Under the EFMP, a member may receive a reassignment if a need arises for specialized care that cannot be met where they are currently assigned. A deferment from an assignment may be provided for a newly identified condition if the member's presence is considered essential. The purpose of such a deferment is to allow the member time to establish a special medical treatment program or educational program for the exceptional family member.
When granted, the initial period of deferment is usually 12 months, after which a member may be reconsidered for PCS if otherwise eligible.
Military Couples Assignments
Each member of a military couple serves in their own right. This means military couples must fulfill the obligations inherent to all Air Force members they are considered for assignments to fill valid manning requirements and must perform duties that require the skills in which they are trained. Provided these criteria are met, military couples may be considered for assignment where they can maintain a joint residence.
In very limited circumstances a member may ask for a voluntary PCS and agree to pay all expenses involved. Also, travel time is charged as ordinary leave. Members must meet all PCS eligibility criteria for the type of move requested. Permissive PCS may not be granted based solely on the willingness of a member to move at their own expense.
The voluntary stabilized base assignment program provides airmen a stabilized tour in exchange for volunteering for an assignment to a historically hard-to-fill location.
CONUS-Isolated Station Assignments
Normal personnel support facilities (military or civilian) aren’t available at certain continental U.S. (CONUS) stations or within a reasonable distance. This creates a degree of hardship for personnel assigned to these stations.
To prevent involuntary assignment at these locations for long periods, the Air Force established a minimum 15-month tour for single and unaccompanied personnel and a minimum 24-month tour for accompanied personnel. Individuals assigned to a CONUS-isolated station may request reassignment upon completion of the tour.
Extended Long On Station Tour Length
The Extended Long On Station Tour Length (ELT) volunteer program applies to airmen who volunteer for PCS OS to a long-tour location (one where the accompanied tour length is 24 months or more and the unaccompanied tour length is more than 15 months). Airmen who volunteer for an ELT agree to serve the standard tour length plus an additional 12 months.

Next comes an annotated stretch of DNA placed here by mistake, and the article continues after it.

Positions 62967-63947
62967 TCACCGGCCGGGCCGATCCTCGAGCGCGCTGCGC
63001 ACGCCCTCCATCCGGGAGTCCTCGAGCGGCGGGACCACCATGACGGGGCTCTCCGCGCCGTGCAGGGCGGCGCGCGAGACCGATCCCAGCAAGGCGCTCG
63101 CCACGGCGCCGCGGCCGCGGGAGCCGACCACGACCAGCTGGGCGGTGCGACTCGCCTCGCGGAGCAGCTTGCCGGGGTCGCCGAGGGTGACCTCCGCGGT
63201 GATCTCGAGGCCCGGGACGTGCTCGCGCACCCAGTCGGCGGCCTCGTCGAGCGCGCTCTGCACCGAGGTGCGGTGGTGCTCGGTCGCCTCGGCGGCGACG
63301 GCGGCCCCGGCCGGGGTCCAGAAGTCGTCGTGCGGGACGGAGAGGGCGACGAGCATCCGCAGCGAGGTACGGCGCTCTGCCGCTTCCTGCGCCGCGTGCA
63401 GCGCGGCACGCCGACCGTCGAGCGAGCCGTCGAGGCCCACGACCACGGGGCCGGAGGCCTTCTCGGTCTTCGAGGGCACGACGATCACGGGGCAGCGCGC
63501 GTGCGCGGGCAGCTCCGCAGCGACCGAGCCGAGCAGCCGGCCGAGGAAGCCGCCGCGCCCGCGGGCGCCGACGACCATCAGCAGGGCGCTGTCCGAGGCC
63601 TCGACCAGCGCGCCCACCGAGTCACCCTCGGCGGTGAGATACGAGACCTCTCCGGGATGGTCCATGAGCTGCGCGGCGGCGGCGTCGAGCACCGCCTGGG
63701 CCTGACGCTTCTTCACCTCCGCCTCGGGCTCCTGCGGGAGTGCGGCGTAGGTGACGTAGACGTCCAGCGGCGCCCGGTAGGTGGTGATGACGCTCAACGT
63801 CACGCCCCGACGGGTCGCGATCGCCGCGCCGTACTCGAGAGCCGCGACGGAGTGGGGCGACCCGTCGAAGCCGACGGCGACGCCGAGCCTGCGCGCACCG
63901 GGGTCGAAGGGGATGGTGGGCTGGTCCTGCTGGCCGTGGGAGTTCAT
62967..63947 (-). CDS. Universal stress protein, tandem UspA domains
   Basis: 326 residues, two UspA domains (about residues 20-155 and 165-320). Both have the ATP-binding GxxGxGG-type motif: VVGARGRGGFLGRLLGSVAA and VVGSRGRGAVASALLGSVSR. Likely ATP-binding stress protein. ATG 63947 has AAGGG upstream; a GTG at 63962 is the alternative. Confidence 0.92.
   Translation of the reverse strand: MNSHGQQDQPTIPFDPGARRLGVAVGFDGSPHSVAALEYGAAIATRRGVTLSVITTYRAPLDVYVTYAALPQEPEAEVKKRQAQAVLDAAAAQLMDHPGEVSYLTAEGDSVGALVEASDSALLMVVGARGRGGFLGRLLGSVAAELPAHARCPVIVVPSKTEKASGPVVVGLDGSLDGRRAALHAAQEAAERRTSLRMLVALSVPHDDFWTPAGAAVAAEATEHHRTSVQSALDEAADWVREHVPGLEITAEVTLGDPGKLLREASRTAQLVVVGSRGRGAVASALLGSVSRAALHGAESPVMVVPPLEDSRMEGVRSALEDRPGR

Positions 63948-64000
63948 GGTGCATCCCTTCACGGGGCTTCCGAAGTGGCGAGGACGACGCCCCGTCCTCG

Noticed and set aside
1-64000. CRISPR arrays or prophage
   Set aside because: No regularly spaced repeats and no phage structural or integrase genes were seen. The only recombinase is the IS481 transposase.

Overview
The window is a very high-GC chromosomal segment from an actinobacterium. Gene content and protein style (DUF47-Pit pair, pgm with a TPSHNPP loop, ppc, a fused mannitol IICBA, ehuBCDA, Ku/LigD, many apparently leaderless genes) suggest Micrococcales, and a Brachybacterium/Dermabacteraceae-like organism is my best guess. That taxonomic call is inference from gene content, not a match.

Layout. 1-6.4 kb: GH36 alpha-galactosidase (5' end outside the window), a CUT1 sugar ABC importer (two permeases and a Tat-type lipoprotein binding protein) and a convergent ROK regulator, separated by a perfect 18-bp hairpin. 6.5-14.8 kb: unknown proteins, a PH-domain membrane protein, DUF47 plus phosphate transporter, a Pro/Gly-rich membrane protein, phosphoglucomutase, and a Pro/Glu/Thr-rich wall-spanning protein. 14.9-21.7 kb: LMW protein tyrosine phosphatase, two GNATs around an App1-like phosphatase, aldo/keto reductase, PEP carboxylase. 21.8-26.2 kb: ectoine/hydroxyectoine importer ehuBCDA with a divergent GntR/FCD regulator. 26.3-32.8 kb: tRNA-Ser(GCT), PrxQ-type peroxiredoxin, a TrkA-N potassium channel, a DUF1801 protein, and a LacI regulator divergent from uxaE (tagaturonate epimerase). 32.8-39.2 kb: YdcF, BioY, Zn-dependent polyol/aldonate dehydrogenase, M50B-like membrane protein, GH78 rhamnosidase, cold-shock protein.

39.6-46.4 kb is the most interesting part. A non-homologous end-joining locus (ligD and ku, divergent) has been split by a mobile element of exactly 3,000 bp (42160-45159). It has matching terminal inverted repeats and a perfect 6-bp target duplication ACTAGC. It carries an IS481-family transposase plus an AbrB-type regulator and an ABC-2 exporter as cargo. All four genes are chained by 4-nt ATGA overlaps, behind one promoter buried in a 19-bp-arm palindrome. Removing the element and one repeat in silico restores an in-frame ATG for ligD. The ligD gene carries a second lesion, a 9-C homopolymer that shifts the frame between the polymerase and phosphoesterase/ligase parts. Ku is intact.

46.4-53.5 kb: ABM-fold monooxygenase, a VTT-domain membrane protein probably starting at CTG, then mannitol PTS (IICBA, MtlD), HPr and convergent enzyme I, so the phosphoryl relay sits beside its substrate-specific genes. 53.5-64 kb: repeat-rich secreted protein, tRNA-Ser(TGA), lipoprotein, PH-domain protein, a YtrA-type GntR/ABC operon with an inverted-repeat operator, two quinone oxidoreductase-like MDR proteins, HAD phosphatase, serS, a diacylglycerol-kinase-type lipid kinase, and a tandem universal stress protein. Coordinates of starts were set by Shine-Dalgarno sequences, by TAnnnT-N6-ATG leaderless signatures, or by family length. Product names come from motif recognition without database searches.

Airmen who have not yet been selected for a PCS may request a deferment from assignment selection when they have nearly completed high school, a vocational program, or college degree requirements.
Requests for deferment are processed through the education office (which will confirm eligibility). Airmen may be deferred up to 9 months to complete high school or up to 12 months to complete a college degree.
Dependent Care and Adoption
All military members ensure arrangements are made for the care of their dependents when they must be separated due to TDY or PCS. Military couples with dependents and single-member sponsors are expected to fulfill their military obligations on the same basis as other members. They are eligible for worldwide duty and all assignments for which they qualify.
To ensure all members remain available for worldwide duty, they must have workable plans to provide parent-like care for their dependents as outlined in AFI 36-2908. Members who cannot or will not meet military commitments due to family needs will be considered for discharge. Members adopting children are given a limited time to complete the official adoption process. Individuals may be authorized for deferment during the four-month period following the date a child is officially placed in the member’s home.
Family members (parents, spouse, brothers, sisters, and children) will not be assigned to the same unit or function where one member may hold a command or supervisory position over the other.
Once a member is selected for PCS and orders are published, cancellation of the assignment could impose a hardship on the member. A PCS should not normally be canceled within 60 days of the projected departure date unless the member cannot be effectively used at the projected location.
Cancellation may be authorized by the assignment OPR (Office of Primary Responsibility). If the member indicates a hardship will exist as a result of the cancellation, then the MPF will direct the member to prepare a written statement containing the details of the hardship. The statement should be coordinated through the unit commander to the MPF.
Cancellation Requested by Member
Airmen who are selected for PCS, TDY, or training and who do not want to participate in an event may elect to request retirement under the seven-day option provision (assuming they have more than 20 years of service and are retirement eligible).
Airmen who elect to retire are ineligible for promotion consideration and are ineligible for an extension of enlistment or reenlistment, except as authorized in conjunction with a request for retirement.
Aside from the seven-day option provision, airmen who do not have the minimum required retainability for the event may be eligible to decline the assignment.
Declining an overseas assignment by refusing to obtain the required retainability usually results in immediate re-enlistment ineligibility, which usually results in becoming ineligible for promotion.